Arterial Blood Gas Interpretation for NCLEX (40 Questions)

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Let us help you review the concepts behind arterial blood gas interpretation for the NCLEX with these acid-base balance practice questions.

Arterial Blood Gas Interpretation Practice Quiz

In this section are the practice problems and questions for arterial blood gas interpretation. This nursing test bank set includes 40 questions divided into two parts. Includes topics are: arterial blood gas interpretation, acid-base balance and imbalances, respiratory acidosis and alkalosis, and metabolic acidosis and alkalosis.

Quizzes included in this ABG nursing test bank are:

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Arterial Blood Gas Interpretation Practice Quiz (Part 1: 20 Items)

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Arterial Blood Gas Reviewer

For your reviewer on the concepts behind arterial blood gas (ABGs) and interpretation, please visit:

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FT–Arterial Blood Gas Analysis Made Easy with Tic-Tac-Toe Method

Arterial Blood Gas Guide: Tic-Tac-Toe Technique
Use the Tic-Tac-Toe Technique to interpret ABGs easily!

If you need more information or practice quizzes, please do visit the following links:

  • Nursing Test Bank: Free Practice Questions UPDATED!
    Are you ready to learn? Check out our updated nursing test bank that includes over 3,500 practice questions covering a wide range of nursing topics that are absolutely free!
  • NCLEX Questions Nursing Test Bank and Review UPDATED!
    For this nursing test bank, we have included more than 1,000+ NCLEX practice questions covering different nursing topics! We’ve made a significant effort to provide you with the most challenging questions along with insightful rationales for each question to reinforce learning.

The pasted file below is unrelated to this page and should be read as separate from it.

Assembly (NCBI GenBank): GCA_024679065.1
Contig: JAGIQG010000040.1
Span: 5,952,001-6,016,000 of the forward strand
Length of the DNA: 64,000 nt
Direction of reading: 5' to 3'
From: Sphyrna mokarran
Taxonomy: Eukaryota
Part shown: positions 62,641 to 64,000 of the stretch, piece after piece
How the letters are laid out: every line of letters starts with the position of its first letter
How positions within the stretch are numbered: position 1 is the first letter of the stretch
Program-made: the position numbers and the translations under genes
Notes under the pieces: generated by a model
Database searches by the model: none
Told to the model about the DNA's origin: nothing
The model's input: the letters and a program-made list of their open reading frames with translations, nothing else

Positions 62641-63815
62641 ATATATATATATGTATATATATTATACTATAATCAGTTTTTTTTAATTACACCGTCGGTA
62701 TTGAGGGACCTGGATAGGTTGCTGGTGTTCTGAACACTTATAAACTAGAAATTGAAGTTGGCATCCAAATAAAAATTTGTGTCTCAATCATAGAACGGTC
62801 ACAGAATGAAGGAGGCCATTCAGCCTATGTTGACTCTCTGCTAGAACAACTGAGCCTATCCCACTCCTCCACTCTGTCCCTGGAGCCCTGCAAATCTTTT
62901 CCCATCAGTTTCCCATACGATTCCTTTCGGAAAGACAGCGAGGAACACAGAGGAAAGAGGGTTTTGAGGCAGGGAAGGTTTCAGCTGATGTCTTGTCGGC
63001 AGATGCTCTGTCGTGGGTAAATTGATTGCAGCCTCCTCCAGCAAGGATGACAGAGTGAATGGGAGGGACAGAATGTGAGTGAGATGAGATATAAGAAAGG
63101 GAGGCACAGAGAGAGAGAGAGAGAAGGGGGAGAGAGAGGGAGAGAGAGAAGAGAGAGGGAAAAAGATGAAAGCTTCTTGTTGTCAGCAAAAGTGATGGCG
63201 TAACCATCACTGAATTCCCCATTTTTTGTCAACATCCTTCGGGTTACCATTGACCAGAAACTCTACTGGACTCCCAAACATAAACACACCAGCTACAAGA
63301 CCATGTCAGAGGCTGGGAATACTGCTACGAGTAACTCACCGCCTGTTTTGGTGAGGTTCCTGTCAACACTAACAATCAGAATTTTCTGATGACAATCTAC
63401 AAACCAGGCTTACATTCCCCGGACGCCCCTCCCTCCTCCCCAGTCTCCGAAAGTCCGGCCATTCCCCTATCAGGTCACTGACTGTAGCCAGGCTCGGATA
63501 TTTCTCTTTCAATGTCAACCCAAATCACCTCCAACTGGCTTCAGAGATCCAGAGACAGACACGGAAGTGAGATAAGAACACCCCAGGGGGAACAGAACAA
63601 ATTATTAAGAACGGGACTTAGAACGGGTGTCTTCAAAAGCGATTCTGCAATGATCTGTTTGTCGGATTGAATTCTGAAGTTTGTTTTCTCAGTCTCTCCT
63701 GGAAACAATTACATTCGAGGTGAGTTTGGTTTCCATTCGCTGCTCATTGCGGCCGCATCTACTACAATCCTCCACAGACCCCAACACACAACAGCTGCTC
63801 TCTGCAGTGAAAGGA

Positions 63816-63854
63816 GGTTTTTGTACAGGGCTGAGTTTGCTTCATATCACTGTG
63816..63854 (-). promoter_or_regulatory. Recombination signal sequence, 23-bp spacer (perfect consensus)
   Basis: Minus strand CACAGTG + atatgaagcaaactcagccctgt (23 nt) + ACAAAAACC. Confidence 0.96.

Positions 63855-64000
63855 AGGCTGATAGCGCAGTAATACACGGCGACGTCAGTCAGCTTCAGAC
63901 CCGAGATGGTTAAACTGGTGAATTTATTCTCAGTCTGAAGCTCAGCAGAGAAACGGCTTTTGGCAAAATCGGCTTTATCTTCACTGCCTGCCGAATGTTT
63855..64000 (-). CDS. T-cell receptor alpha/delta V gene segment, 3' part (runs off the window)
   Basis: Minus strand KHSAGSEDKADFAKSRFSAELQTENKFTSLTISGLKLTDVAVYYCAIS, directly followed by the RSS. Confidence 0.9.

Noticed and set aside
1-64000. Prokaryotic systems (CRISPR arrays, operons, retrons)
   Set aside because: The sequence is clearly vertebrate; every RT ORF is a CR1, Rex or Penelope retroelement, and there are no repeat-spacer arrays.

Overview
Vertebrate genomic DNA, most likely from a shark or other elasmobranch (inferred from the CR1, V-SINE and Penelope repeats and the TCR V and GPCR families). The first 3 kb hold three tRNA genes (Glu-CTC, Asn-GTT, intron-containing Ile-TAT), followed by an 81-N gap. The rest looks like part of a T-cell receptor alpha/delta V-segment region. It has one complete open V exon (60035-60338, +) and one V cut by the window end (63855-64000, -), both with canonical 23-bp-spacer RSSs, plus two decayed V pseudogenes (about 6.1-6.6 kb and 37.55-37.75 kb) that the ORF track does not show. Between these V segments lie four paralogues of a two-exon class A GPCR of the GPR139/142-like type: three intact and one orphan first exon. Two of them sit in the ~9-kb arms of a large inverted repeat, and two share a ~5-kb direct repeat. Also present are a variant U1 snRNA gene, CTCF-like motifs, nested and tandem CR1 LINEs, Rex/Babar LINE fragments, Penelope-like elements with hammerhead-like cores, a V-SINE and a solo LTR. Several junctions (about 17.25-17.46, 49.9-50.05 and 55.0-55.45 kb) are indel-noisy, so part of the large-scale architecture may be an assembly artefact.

Gil Wayne graduated in 2008 with a bachelor of science in nursing. He earned his license to practice as a registered nurse during the same year. His drive for educating people stemmed from working as a community health nurse. He conducted first aid training and health seminars and workshops for teachers, community members, and local groups. Wanting to reach a bigger audience in teaching, he is now a writer and contributor for Nurseslabs since 2012 while working part-time as a nurse instructor. His goal is to expand his horizon in nursing-related topics. He wants to guide the next generation of nurses to achieve their goals and empower the nursing profession.

18 thoughts on “Arterial Blood Gas Interpretation for NCLEX (40 Questions)”

  1. Thank you for work done so far. god bless you.
    I’ll like you to review this question No:20 under ABGs NCLEX Quiz 2. The correct answer you gave contradicts with the rationale -” For these ABG values, pH is NORMAL but slightly acidic and lines up with PACO2 which is METABOLIC. Therefore, this group of ABG values is considered METABOLIC ALKALOSIS.” Thank you.. pls see below.

    20. Question
    Match the acid-base status of the following blood samples to the disorders in the given choices. (PaCO2 values are in mm Hg and bicarbonate values in mmol/l).

    pH 7.39, PaCO2 59, HCO3- 35

    A. Respiratory Acidosis, Uncompensated
    B. Metabolic Alkalosis, Uncompensated
    C. Respiratory Acidosis, Fully Compensated